To invert or not? Gamers don’t agree, and scientists want to know why


Why do some computer gamers invert their Y axis controller, so up means down? Answering that question may provide insights into visual perception and cognition with broad ramifications, including in medicine, according to researchers.

In the virtual word of gaming, most players push their controller joystick or mouse upwards to look up, and vice versa. However, a sizeable minority will set the controller to do the opposite – and both camps vehemently insist theirs is the logical, intuitive way to play.

A new project to tease out the reasons for that difference in perception has been launched by UK researchers at Brunel University London, who say in The Guardian that the research could have broad implications, particularly as we spend more of our lives in digital and virtual spaces.

Using remote behavioural and psychophysical experiments, they will compare inverters and non-inverters to see “how fast and accurately people are able to mentally rotate shapes and the extent to which they rely on different body and contextual cues when making spatial judgments,” said Dr Jennifer Corbett, one of the lead investigators, in an interview with the newspaper.

“Understanding these sorts of individual differences can help us better predict where to place important information and where to double-check for easily missed information in everything from VR gaming to safety-critical tasks like detecting weapons in baggage scans or tumours in X-rays,” she said.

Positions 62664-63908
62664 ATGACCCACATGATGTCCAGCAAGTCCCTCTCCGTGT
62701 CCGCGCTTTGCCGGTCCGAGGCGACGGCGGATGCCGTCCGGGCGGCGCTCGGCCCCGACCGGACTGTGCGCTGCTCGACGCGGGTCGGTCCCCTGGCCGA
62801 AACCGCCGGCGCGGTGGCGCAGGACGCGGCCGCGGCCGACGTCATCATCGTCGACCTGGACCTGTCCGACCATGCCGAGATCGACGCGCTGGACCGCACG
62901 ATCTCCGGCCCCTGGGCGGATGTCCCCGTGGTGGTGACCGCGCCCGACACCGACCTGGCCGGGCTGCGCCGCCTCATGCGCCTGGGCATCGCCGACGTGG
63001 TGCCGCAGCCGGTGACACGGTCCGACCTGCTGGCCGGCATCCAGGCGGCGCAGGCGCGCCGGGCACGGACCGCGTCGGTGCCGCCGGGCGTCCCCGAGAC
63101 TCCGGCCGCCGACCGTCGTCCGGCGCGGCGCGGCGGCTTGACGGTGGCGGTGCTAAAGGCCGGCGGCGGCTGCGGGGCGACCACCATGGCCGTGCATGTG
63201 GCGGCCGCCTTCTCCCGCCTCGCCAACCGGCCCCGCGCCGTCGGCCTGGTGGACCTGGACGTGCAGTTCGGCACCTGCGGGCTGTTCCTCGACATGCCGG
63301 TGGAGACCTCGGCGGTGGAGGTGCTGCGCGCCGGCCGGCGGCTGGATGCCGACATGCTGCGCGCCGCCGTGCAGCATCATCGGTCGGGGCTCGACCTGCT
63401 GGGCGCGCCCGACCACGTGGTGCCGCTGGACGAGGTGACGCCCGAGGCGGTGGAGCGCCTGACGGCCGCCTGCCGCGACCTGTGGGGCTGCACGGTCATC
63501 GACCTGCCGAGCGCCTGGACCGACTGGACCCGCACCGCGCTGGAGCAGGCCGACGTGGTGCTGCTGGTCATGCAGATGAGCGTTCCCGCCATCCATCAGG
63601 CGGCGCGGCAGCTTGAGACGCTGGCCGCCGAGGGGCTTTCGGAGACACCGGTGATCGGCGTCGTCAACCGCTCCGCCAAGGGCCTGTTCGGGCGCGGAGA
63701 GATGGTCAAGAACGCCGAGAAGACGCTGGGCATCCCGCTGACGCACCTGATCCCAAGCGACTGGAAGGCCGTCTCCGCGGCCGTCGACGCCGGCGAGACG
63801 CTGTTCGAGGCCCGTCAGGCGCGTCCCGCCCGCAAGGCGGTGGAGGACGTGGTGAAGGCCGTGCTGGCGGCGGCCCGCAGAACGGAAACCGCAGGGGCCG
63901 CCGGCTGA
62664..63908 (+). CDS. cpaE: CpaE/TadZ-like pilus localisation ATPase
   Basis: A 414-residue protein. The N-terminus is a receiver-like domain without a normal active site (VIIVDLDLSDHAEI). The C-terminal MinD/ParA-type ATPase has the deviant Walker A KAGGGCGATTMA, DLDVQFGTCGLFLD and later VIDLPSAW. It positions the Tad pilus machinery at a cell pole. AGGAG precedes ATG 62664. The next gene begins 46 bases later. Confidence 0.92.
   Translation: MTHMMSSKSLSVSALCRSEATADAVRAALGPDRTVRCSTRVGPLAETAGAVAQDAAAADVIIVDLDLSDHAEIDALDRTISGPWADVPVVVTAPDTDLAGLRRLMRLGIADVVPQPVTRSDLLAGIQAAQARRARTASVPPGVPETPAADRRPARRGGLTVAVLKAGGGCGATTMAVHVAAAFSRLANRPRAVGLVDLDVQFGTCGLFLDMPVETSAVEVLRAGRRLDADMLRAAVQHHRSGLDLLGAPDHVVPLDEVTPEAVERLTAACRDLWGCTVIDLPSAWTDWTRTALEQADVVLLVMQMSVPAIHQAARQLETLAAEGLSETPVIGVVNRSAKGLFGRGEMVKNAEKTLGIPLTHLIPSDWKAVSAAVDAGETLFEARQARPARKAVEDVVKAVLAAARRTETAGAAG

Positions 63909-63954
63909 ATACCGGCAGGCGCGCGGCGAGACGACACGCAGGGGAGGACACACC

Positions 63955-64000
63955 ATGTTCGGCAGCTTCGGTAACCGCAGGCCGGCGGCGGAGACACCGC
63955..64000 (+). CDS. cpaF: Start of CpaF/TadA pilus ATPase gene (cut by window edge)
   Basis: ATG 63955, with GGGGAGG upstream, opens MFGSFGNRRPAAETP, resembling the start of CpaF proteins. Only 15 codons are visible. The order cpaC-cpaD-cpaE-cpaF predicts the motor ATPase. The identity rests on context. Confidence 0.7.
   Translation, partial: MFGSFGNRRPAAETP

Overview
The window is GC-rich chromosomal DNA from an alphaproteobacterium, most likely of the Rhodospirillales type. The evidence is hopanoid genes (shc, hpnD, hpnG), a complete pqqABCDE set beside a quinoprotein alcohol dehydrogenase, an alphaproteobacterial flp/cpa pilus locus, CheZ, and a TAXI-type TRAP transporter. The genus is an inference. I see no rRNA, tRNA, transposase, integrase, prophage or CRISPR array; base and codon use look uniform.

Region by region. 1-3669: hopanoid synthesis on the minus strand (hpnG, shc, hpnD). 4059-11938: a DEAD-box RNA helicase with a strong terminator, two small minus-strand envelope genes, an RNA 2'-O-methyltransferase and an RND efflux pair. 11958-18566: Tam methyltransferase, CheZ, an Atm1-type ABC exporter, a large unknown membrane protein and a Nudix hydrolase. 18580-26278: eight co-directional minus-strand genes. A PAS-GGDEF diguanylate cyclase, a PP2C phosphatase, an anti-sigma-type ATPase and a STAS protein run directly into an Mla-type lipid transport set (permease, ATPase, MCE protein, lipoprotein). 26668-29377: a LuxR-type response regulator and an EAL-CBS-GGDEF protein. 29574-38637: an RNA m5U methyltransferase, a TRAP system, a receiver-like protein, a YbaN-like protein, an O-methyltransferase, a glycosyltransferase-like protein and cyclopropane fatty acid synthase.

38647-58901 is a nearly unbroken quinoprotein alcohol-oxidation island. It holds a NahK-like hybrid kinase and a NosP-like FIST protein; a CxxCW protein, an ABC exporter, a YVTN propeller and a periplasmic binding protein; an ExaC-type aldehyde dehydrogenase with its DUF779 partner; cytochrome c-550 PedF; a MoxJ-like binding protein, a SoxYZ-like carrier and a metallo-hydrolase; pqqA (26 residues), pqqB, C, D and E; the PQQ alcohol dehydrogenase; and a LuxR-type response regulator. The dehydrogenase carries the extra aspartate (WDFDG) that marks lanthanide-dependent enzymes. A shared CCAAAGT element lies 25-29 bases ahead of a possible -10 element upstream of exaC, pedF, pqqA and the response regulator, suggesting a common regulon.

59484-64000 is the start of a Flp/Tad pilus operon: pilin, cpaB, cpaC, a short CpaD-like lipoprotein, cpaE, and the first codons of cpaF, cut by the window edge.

Some gamers think that inversion is habitual, stemming from early exposure to flight simulator-type games, but the academics think it isn’t that simple and may stem from how people visualise the connection between themselves and the onscreen action.

In some cases people switch between the modes depending on the game, for example, and that may depend on whether they are playing from their own perspective, or the perspective of an object in space relative to the virtual world around it.

Corbett and co-investigator Dr Jaap Munneke will compare measures like average reaction time and average accuracy with information from a questionnaire on gaming habit in the hope of understanding how visual perception can affect how an individual interacts with real and virtual environments.

“It may be the case that the extent to which a person relies on visual versus bodily context has a huge influence on whether or not they choose to invert the Y axis on their gaming consoles,” according to Corbett.

Image by Jan Vašek from Pixabay